A top Obama administration health care official stopped in Boston on Tuesday to share his thoughts on the direction of the health care industry.
Andy Slavitt is the acting administrator for the Centers for Medicare & Medicaid Services, or CMS, the agency that oversees health coverage for 140 million Americans covered by Medicare, Medicaid, and the Affordable Care Act.
He’s a government official, but Partners HealthCare chief executive Dr. David Torchiana calls Slavitt the most important person in health care. That’s because Slavitt’s agency plays a critical role in setting health care policy, with big implications for the hospital and insurance industry in Boston and beyond.
Slavitt spoke at the Partners-sponsored World Medical Innovation Forum, and later in an interview with the Globe. Here are a few takeaways from his remarks:
■ Many drugs to treat conditions from hepatitis to cancer now cost tens or even hundreds of thousands of dollars per patient per year, and drug costs are rising fast. With that in mind, Slavitt said the government and the health care industry need to make medical treatments affordable for patients who need them.
“It’s an important thing for us to debate,” he said. “We have to run some experiments. We have to run some pilots. We have to figure out what works.”
■ CMS is already trying some of those experiments. It is on track to change how it pays doctors and hospitals so that payments are tied to quality measures and value, and not based simply on the number of medical services performed. Slavitt summed it up this way: “If the quality outcomes are better, and it’s done at an efficient cost, then we pay more.”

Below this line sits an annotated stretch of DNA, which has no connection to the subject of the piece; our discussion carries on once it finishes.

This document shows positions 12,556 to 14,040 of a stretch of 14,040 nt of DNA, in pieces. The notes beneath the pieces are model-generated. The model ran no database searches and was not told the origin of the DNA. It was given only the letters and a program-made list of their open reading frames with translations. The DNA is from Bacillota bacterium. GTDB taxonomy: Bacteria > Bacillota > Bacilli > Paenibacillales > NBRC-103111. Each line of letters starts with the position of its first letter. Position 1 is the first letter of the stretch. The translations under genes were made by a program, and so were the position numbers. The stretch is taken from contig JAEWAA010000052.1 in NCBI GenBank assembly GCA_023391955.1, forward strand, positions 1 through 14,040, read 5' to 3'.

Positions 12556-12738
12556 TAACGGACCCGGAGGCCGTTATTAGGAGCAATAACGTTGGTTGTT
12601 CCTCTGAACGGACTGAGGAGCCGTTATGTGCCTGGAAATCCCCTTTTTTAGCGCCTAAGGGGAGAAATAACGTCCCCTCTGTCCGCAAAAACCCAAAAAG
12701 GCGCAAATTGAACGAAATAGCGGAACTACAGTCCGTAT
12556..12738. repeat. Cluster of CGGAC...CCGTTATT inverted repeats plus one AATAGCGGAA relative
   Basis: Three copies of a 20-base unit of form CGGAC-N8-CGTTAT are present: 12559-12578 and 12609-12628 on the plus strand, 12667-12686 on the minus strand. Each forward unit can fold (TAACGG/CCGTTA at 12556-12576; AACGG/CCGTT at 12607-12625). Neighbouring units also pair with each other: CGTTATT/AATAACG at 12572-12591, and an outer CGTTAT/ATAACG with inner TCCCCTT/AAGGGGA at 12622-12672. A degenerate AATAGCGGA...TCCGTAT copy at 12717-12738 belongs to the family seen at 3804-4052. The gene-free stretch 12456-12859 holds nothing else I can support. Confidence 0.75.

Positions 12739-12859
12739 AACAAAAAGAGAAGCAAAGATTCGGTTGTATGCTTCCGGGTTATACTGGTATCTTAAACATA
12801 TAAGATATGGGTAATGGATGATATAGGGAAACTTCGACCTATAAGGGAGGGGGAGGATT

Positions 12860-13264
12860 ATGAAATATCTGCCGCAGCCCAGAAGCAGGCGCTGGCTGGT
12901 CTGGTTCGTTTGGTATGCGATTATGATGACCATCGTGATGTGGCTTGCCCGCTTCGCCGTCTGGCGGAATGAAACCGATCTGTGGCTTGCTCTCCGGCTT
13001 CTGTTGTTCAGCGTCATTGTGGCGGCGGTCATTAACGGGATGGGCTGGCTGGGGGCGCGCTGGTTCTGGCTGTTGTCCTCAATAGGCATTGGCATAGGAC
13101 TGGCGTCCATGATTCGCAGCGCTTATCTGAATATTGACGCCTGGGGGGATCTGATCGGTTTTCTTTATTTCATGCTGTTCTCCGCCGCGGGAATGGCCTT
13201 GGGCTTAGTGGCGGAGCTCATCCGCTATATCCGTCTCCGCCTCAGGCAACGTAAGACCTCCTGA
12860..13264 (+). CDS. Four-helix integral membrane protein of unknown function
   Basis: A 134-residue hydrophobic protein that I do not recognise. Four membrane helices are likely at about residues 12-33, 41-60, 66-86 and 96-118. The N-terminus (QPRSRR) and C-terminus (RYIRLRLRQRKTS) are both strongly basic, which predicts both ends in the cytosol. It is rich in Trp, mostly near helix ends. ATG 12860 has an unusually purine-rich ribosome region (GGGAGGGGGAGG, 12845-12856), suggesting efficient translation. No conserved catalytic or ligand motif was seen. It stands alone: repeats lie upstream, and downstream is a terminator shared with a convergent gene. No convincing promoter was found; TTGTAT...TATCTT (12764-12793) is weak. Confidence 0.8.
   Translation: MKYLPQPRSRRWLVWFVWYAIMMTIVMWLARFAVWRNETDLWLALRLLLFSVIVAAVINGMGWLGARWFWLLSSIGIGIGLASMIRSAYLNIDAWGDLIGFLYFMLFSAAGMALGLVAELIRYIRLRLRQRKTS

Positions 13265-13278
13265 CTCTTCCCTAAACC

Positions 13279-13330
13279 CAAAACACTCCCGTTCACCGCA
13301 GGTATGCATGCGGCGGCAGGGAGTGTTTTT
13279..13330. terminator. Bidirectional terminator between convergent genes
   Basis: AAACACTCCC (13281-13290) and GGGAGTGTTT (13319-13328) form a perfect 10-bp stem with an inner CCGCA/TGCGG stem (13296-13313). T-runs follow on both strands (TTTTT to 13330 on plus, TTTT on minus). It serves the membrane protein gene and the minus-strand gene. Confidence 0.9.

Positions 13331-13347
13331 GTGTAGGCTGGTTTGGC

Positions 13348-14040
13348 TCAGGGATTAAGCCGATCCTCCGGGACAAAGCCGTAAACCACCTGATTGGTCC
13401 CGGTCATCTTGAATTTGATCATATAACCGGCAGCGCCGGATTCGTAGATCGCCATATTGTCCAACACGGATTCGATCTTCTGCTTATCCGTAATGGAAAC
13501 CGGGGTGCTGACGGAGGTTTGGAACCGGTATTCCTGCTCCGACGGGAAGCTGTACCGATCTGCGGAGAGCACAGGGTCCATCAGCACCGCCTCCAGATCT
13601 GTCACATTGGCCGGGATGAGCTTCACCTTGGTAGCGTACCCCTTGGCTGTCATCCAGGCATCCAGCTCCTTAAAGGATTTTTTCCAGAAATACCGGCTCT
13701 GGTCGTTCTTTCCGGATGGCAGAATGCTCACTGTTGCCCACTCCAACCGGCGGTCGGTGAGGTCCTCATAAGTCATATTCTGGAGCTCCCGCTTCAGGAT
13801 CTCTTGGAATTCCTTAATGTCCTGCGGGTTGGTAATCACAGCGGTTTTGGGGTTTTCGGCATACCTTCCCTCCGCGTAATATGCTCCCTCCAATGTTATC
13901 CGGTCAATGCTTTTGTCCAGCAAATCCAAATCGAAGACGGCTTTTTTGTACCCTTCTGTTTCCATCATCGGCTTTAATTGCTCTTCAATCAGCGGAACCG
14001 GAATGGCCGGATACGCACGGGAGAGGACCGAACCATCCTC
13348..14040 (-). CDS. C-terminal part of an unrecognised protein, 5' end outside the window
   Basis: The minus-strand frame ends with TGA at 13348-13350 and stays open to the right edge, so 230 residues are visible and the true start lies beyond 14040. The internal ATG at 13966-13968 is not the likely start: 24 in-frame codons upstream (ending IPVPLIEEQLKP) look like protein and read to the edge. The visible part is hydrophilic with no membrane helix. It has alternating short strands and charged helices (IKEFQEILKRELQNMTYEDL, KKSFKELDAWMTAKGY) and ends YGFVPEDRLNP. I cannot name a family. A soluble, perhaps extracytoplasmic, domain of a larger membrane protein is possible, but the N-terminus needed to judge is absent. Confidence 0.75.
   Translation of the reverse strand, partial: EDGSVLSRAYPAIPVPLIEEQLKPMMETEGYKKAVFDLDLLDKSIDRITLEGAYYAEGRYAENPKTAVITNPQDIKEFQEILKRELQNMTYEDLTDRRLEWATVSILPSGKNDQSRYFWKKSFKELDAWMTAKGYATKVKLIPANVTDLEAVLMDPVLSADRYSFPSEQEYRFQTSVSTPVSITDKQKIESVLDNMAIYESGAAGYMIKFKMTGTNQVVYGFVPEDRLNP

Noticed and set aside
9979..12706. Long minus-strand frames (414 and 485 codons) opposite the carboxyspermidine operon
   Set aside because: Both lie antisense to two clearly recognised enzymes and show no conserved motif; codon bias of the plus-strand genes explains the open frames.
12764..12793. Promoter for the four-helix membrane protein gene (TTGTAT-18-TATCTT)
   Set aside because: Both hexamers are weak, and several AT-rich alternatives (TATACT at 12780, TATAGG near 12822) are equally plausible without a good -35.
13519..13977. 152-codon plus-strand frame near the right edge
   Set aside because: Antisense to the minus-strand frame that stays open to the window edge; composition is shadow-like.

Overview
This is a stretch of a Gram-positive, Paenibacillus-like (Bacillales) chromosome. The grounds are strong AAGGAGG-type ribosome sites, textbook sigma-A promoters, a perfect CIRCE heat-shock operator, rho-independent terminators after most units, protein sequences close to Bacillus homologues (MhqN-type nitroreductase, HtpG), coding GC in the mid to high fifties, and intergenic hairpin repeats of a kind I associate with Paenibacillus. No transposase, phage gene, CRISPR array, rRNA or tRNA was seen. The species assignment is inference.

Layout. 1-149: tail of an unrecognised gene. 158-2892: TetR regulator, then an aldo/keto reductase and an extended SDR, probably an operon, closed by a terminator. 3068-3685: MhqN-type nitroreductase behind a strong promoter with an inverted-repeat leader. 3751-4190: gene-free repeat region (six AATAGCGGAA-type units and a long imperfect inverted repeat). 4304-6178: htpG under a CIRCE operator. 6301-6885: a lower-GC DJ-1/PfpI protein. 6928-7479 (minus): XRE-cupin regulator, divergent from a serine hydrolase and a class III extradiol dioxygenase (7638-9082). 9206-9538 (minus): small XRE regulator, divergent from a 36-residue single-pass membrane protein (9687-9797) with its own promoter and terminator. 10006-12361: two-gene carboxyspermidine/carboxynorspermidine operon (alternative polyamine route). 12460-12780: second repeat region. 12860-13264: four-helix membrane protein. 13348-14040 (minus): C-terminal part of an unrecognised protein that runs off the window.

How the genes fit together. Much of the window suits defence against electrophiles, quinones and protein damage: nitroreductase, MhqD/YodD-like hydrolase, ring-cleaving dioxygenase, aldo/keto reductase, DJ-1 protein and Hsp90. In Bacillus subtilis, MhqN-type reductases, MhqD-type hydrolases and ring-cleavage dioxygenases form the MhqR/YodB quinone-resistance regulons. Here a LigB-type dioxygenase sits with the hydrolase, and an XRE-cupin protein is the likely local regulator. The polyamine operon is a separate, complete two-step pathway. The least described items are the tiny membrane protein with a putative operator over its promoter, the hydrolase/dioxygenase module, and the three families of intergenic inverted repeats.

Medicare and commercial insurers have started adopting these so-called alternative or value-based payments, which pay health care providers a budget for delivering care. These kinds of payments are supposed to encourage better coordination of patient care while helping to contain costs, but the results so far are mixed. Some health care providers have lost money, and others report only modest savings. But Slavitt said new payment models need more time to work.
“We are really in what I would consider to be generation one or maybe generation two of these models,” he said. “We are still at the learning stages.”
Slavitt compared these payment models to the evolution of the iPhone, which advanced from its earliest version to the more powerful device of today.
■ The federal government has imposed numerous new health care regulations in recent years, prompting doctors to describe them regulations as time-consuming burdens that hamper patient care. Earlier this year, Slavitt acknowledged regulators have lost the “hearts and minds” of physicians. “I do think it can be won back,” he said Tuesday.
Slavitt said the way CMS pays doctors in the future will be more aligned with how doctors want to practice. He did not specify how new regulations would work.
“When you see what actually does engage physicians, which is more freedom, less control, less burden, it’s quite exciting,” he said. “They’re quite excited by these new models that accomplish that.”